If you live in the English-speaking West and especially if you’re from the United States, it is highly like you will have come across the phrase, keeping up with the Joneses. For those unfamiliar with the idiom, it refers to the way in which people use their neighbour’s material possessions and lifestyles as the benchmark for their own ‘success’.
The phrase originated with the publication of an American comic strip of the same name created by Arthur R. “Pop” Momand in 1913 based on the McGinis family, who struggled to “keep up” with the lifestyle of their neighbours, the Joneses. Back then, and even today, not being able to keep up with the Joneses is perceived as a failure, in a culture driven by materialism, status and chock full of social climbers. Society’s definition of ‘a good life’ centres around aspirational lifestyles, designer purchases, exotic holidays and physical appearances – all one needs to do is scroll through Instagram and Facebook to see the pursuit of these goals in action.
While humans cannot help being social creatures who are influenced by the choices, opinions and lifestyles of the people they are closest to, as well as the society in which they live, there are multiple downsides to making choices based solely on a framework built by external influences.
- mental health issues such as depression associated with ‘comparinitis’ that can trigger feelings of low self-worth;
- huge financial debt which can cause worry and strain on romantic and family relationships;
- health issues such as insomnia and heart disease associated with the work and financial stress of maintaining and chasing a particular lifestyle;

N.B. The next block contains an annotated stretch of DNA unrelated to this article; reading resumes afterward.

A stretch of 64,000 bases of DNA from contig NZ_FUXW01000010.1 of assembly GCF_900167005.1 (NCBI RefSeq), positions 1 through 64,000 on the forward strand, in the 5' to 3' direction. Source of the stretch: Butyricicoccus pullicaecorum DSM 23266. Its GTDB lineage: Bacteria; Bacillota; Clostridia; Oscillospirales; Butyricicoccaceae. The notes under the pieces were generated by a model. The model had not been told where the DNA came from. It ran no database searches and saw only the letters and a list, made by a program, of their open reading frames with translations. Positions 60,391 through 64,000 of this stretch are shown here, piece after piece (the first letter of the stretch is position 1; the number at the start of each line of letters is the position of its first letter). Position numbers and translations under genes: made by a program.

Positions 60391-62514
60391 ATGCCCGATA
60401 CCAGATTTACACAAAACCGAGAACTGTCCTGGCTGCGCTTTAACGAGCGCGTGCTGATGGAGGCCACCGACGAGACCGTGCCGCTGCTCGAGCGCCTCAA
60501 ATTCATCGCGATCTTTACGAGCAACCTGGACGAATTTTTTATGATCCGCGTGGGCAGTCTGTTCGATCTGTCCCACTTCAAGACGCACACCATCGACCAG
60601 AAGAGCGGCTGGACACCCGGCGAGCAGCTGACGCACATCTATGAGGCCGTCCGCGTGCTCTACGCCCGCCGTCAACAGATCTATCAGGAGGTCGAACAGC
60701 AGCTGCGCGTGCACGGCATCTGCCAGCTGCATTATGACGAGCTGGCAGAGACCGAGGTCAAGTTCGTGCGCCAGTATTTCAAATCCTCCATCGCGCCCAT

- envy and jealousy of others because of what they own, where they live, and how they dress;
- misplaced values in which money, material goods and the need for external validation become more important than family, relationships, ethics and noble pursuits;
- feelings of shame associated with living beyond your means, being unable to service debt and fearing that you will be found out;
- substance abuse and addiction as a result of trying to cope with the financial strain; and
- domestic violence and conflict related to spiralling debt and money stress.
So if you’re struggling with “keeping up with the Joneses” and want to overcome its compare and competition mindset, here are some tips to help you do just that:
1. Know your values and what is most important to you.
Once you become crystal clear about what it is that you value, you are less likely to turn life into a contest and more likely to make choices that are in line with your values, what’s most important to you and what makes you truly happy.
Not sure what you value? Here are some questions to consider: Do you value financial freedom? What about quality time with your loved ones? Do you value good health and inner peace? How about the environment?
If keeping up with the Joneses means you have work at a job you hate, don’t get to spend time with your partner or kids, pushes you to live paycheck to paycheck, don’t get any time off because you’re too busy fixing and maintaining all your possessions or requires you to take out more debt to buy more stuff, you might want to stop and ask yourself– is it really worth it?
As minimalist advocate and blogger Joshua Becker puts it: “Deep down, do we even want those things? Do we even want to change our clothing styles? Or buy the new car… or boat… or bigger house in the gated community? Or would we much prefer our own life and our own choices? Wouldn’t we much prefer to pursue our own values?”
2. Remember there is no such thing as the perfect person, perfect family or perfect life.